dinsdag 2 juli 2013

Exploring the Arctic’s change at Blomstrand glacier

30 June 2013

Captain Wojtek 
© Bas Bolman
For Martine, Ruben and Bas this is the last day at Ny-Ålesund, whereas Ariadna and Ben are staying for another five weeks for their research on bioindicators and ballast water. Luckily we finally got the chance to go offshore with a large Zodiac. We had less luck with the weather: continuous rain and heavy clouds. But that certainly didn’t influence our enthusiasm for the day.

Mr Wojtek from the Norwegian Polar Institute was our experienced captain and Maarten Loonen from the Dutch Arctic Station of the Netherlands joined us as our guide. First he took us to the marble cave on Blomstrandhalvøya, an island north of Ny-Ålesund. This area has been exploited in the past for marble mining. Subsequently Maarten showed us the Blomstrand glacier. Just as most glaciers on Svalbard, the Blomstrand glacier is retreating. In 1991, after the glacier’s retreat for several hundreds of metres, it became clear that Blomstrandhalvøya is actually an island instead of a peninsula.

At 200 metres from the glacier, captain Wojtek turned off the engine of the boat. With the glacier so close to us, surrounded by smaller and larger icebergs, we could do nothing but watch the beauty of the area and listen to the soft sounds of the rain touching the mirror of the water surface and the gentle crackling of the ice. It seemed that the Arctic was telling us its own story of its slowly changing magnificent scenery.

From left to right: Ruben, Martine, Maarten and Bas
© Bas Bolman
And then our guide Maarten started to tell his story of a changing Arctic. Increasing temperatures of approximately 2ºC over the last decades might not give the impression of an enormous change. But in the Arctic, it’s the difference between snow and rain. In other words, it shouldn’t rain at Svalbard. Maarten’s research on Arctic bird populations is certainly relevant here. The Barnacle geese, Eider ducks and Arctic terns population are reduced this year; does it relate to the change in the Arctic? Or is it a natural fluctuation over the years and will populations recover over the next years? To understand the Arctic’s change it is important to do thorough research of its species and habitats. It is time for stakeholders to sit together and make plans on the interactions between humans and the Arctic in the future.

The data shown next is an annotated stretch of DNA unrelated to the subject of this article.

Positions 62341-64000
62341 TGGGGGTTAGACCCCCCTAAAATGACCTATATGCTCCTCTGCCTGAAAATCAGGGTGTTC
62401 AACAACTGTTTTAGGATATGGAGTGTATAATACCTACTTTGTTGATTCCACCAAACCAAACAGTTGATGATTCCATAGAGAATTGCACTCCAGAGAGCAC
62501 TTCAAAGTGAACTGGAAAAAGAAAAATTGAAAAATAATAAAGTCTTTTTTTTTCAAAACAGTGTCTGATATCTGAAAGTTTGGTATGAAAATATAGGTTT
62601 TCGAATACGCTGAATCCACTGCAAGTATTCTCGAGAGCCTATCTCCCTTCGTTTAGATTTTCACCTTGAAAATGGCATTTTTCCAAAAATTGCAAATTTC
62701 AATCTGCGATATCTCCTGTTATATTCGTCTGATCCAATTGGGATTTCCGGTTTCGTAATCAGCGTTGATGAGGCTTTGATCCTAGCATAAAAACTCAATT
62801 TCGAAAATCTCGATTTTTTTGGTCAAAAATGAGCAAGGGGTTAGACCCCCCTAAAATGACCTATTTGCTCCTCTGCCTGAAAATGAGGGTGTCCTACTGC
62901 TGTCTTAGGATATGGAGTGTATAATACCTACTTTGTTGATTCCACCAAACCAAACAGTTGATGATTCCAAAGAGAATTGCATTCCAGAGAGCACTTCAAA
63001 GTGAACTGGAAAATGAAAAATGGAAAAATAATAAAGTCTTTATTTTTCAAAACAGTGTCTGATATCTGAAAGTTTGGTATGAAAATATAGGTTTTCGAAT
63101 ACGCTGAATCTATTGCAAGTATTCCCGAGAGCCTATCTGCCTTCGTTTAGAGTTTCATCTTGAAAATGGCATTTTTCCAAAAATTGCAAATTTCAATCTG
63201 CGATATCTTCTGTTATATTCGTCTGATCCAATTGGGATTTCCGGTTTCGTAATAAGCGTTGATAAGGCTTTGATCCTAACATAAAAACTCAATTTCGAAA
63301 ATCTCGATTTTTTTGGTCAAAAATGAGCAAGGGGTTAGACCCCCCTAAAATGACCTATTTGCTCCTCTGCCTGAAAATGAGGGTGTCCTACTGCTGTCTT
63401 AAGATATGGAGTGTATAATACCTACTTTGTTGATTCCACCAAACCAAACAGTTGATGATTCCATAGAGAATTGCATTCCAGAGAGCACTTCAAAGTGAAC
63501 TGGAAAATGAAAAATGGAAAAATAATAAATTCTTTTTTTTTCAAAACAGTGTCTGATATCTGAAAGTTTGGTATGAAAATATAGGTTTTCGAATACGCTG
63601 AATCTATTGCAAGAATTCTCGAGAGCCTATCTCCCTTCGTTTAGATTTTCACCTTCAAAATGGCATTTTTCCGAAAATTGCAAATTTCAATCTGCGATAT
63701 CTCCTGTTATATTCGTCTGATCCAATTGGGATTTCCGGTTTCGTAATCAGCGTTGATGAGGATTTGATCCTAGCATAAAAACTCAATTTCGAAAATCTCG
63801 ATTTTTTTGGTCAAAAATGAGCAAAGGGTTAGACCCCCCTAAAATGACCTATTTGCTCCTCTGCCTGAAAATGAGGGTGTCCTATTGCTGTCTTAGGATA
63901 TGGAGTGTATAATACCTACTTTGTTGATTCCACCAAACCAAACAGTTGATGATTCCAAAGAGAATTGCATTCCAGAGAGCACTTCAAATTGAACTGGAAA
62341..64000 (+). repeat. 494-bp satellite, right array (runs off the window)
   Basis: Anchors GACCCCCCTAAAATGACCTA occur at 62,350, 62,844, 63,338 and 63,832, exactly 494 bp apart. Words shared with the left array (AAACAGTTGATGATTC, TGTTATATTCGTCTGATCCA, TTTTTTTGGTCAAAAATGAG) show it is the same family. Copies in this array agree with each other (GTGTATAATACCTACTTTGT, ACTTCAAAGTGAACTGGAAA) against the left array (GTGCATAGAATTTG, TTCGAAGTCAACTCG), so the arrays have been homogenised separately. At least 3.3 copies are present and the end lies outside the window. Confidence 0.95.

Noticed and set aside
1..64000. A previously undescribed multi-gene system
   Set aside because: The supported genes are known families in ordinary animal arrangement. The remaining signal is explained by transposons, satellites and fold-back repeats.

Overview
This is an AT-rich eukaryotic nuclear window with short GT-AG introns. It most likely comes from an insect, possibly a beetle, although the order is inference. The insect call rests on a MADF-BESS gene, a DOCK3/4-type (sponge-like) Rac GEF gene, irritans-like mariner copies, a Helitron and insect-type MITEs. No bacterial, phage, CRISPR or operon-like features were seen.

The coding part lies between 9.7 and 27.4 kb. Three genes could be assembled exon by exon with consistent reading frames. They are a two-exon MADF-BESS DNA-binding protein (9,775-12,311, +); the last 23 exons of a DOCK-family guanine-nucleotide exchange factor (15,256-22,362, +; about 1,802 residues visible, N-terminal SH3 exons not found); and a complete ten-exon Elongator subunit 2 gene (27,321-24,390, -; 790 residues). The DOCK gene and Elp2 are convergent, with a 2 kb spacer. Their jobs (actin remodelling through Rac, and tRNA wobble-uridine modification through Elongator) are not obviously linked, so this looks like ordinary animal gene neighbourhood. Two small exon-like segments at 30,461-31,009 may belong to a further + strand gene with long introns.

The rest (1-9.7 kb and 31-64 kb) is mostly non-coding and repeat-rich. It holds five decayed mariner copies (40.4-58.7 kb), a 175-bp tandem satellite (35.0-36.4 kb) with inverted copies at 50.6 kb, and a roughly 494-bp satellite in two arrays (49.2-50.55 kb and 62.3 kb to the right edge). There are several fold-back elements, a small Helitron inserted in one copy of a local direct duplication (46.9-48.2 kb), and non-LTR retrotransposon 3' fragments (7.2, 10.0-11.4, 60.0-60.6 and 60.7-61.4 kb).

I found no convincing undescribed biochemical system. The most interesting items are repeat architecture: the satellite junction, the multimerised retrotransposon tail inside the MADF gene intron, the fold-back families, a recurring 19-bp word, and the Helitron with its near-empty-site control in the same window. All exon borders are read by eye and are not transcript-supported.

Martine from IMARES explained about the Arctic Programme of TripleP@Sea, an investment programme of Wageningen UR to build up an Arctic knowledge base to facilitate the sustainable development of the Arctic by developing tools, guidelines and standards. These knowledge products are crucial input for a much larger stakeholder debate on the future of the Arctic. Where can we exploit activities? Which areas should be closed due to high ecosystem values? Under what conditions can activities be allowed in the Arctic Region? How can we effectively map and reduce environmental pressures of e.g. oil & gas activities?

Touched by the magical blue ice of the glacier and its ever increasing calving Maarten concluded that maybe it is time for humans to reconsider their role in the Arctic.

The next stop was at a huge green cliff, east of the Blomstrand glacier. On this cliff literally thousands of Kittiwakes and Guillemots are nesting in order to have their offspring soon and provide for a new generation. The noise of the screaming birds was again overwhelming. On the way back we passed impressive ice bergs, large blue crystals floating in the water in an endless variety of shapes. Petrols flying on both sides of the boat guided us back towards Ny-Ålesund.

Amazed of our experiences we shared our stories late in the evening with an ice cold beer. In the meantime a polar bear silently crossed the village… 

Iceberg in Kongsfjorden
© Bas Bolman

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